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GCR Books

The founding of the referees’ association, and the ref who had his own team

By Richard Bourke

Earlier this year the Society published an article in our series of headed “Joseph Cooper: the most mysterious of all the mysterious Arsenal players.”  He was a player who joined Woolwich Arsenal in 1893.  He made his  debut for Woolwich Arsenal in a friendly on 23 October 1893 against Roston Bourke’s XI.  Arsenal won 4-3 and Cooper scored a goal.

The article also noted that the Society had no information on who Roston Bourke was or why he had a team.  However it was noted that this side turned up again in 1894/95 for David Howat’s benefit match on 12 November 1894. Arsenal won 6-2 and the game was attended by 1200 people.

Arthur Roston Bourke (1866-1955), was my great great uncle.  He was a referee who also had his own football team known as the A. Roston Bourke’s XI. A local paper article in 1895 reported that “last season, Mr. Bourke officiated in 99 matches, something like a record, and could have completed his century on the last day of the season when he took his team to Luton Town, but, though asked to referee, preferred a neutral man.”

After playing as a forward and half-back for Old Holloway Collegians, he joined the joined the ranks of referees. A newspaper at the time recorded “he was not one of those clever individuals who think themselves born referees and quite capable of taking charge of most important matches straightaway. He had two years’ apprenticeship among the juniors and started at the very bottom of the ladder in 1892. In this season, however, senior clubs in the Southern League became well acquainted with the referee with a curious name.”

In this year, he joined the London Football Association Council and was asked to organise teams of London players to oppose clubs at some distance from town – hence A. Roston Bourke’s XI.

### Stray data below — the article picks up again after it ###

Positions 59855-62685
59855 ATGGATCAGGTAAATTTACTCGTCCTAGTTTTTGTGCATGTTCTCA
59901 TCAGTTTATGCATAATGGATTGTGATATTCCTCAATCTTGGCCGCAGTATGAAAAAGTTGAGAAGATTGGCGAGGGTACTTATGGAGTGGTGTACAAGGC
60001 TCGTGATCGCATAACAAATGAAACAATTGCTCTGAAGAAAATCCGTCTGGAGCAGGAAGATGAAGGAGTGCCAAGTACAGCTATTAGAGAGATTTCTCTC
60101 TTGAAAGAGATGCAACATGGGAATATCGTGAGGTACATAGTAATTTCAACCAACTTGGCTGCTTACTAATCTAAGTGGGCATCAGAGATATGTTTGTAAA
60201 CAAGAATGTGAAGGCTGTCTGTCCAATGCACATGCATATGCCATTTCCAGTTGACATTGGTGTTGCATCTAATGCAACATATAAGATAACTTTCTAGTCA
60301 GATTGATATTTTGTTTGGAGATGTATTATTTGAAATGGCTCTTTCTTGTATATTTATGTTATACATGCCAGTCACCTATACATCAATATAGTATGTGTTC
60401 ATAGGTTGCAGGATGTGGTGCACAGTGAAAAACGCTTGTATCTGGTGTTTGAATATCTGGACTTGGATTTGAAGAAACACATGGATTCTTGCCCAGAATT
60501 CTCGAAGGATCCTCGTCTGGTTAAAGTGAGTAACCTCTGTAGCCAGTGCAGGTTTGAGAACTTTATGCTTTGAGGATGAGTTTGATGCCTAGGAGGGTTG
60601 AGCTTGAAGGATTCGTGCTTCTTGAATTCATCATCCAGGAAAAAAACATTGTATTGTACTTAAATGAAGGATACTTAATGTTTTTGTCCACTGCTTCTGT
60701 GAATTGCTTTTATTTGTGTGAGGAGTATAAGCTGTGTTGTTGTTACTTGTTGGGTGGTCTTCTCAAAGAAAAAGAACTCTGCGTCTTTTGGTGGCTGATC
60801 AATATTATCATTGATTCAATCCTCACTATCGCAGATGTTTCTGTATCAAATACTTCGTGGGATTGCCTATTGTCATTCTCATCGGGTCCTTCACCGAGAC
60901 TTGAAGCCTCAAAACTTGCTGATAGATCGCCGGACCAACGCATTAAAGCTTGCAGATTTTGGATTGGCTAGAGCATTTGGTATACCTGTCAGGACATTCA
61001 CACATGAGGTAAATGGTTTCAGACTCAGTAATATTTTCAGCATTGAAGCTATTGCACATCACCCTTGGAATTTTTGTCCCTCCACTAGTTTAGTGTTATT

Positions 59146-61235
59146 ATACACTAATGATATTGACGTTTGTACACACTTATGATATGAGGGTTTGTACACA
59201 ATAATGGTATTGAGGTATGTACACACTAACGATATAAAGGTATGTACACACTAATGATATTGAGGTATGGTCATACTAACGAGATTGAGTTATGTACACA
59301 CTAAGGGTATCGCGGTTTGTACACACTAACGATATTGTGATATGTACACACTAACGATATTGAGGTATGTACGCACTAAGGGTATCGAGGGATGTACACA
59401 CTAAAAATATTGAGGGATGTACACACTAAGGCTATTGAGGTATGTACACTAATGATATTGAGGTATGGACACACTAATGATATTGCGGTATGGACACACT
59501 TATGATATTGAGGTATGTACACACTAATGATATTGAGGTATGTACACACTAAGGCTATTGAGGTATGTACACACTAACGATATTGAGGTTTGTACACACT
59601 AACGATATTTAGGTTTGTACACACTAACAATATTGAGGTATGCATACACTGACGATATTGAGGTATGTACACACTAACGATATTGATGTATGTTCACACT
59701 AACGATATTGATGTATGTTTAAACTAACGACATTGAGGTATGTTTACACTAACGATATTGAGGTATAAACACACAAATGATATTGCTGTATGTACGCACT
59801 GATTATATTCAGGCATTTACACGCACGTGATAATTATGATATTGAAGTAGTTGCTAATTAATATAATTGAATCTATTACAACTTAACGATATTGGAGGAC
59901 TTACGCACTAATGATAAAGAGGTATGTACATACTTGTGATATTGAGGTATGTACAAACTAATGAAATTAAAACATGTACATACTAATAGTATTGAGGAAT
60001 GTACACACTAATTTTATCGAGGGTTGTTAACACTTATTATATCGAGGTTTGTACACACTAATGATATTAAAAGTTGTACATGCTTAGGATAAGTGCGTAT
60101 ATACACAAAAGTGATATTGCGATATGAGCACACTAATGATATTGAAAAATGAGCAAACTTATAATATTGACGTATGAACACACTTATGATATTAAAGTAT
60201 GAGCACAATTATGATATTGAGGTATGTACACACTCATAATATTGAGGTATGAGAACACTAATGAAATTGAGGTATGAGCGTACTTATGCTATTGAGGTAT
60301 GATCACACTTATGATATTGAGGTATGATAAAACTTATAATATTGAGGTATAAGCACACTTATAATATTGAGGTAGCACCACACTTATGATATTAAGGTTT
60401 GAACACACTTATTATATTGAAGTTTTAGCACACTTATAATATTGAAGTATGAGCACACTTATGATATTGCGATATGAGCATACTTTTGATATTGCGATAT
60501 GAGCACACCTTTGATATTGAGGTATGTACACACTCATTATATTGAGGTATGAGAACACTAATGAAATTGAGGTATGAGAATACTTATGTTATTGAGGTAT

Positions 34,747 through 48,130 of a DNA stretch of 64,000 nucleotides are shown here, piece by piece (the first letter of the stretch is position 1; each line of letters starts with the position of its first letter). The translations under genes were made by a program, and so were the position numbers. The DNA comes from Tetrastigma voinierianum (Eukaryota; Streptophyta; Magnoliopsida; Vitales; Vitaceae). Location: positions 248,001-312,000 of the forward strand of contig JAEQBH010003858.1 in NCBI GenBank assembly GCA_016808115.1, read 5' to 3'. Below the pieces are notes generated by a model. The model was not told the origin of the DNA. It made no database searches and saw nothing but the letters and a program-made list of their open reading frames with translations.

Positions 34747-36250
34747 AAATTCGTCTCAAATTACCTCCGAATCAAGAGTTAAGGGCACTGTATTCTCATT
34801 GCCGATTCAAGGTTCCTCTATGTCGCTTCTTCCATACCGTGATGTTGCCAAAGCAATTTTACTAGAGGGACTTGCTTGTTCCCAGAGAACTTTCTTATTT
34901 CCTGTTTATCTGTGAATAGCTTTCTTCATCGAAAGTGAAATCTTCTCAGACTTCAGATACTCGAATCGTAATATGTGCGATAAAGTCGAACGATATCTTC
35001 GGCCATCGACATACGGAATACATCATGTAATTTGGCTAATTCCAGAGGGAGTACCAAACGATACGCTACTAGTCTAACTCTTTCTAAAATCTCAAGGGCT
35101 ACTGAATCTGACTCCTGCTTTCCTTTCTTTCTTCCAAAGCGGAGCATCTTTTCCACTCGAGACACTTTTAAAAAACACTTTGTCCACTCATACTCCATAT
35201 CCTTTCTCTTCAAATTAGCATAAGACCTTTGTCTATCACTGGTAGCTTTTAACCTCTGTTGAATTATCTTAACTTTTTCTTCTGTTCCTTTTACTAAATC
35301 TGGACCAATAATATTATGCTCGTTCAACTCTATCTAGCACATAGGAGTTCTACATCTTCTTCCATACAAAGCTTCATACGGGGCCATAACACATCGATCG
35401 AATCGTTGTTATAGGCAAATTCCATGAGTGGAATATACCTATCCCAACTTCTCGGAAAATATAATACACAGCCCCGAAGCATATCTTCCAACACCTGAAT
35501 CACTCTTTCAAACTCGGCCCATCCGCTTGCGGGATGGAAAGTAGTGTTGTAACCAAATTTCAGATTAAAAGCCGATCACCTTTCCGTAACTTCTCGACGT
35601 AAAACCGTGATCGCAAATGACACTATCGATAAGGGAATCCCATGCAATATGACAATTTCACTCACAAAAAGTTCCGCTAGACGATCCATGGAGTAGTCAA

In 1893, The FA formed the first referees’ society and Arthur Roston Bourke was appointed as Honorary Secretary. Its prime purpose was to examine the qualification of referees orally and appoint them to matches. This later became the Referees’ Association and he is mentioned in the history section of their website.

As we have seen Roston Bourke’s XI played a friendly against Woolwich in the club’s first season in the league (1893/94).  In 1896 they also played against Reading at their first game at their new ground in Elm Park, Reading on 5 September.

However because A. Roston Bourke’s XI was a scratch team from Holloway College and thus not registered with the Football Association, Reading were later fined £5 and suspended for playing against an unregistered team. The match was abandoned due to torrential weather; Reading were leading 7–1 when the match ended!

In 1898, during a Cup Tie between QPR and Richmond he ordered one of the Rangers players, Sammy Brooks, off the field and was then himself subjected to a gross assault on the part of one or more of the spectators. The FA decreed that Rangers’ Club Ground should be closed for two weeks and that during that period the Rangers ‘should not play within a radius of seven miles of their own ground.’ Sammy Brooks was suspended for a month.   (You may also recall that Arsenal’s ground was closed because of a crowd incident although Arsenal’s ground was closed for six weeks, after the initial sentence of “the rest of the season” was reduced – there are more details here).

Arthur Roston Bourke was also a keen cricketer, playing at Lord’s for Middlesex Colts in 1887, and worked as a schoolmaster at Holloway College, founded by his father William Roston Bourke, close to Arsenal’s ground. He was secretary of Holloway College Cricket and Football Clubs and the Amateur Dramatic Society.

He later became a sports writer (under the name of Norseman) for the Islington Daily Gazette where he devoted a lot of energy in reporting on Arsenal, sometimes critically, but always constructively as a life-time fan. For example, reporting on a practice match on 11 August 1923 in his column in the Gazette stated that the pitch “looked splendid” but he had ten years’ experience now of Highbury’s never-ending struggles with the site’s drainage, so he added “but this is August”.

On 12 April 1924 Arsenal had a good win, 2-0 against Sunderland, and in his match report Arthur Bourke said he thought that Arsenal had played the best football he had ever seen from them.

This is just a small part of the research I am currently working on which I hope to publish in some form in 2017 and I would be delighted to hear from anyone that can provide photographs which include A. Roston Bourke’s XI!

 

Richard Bourke

Additional notes provided by Tony Attwood

 

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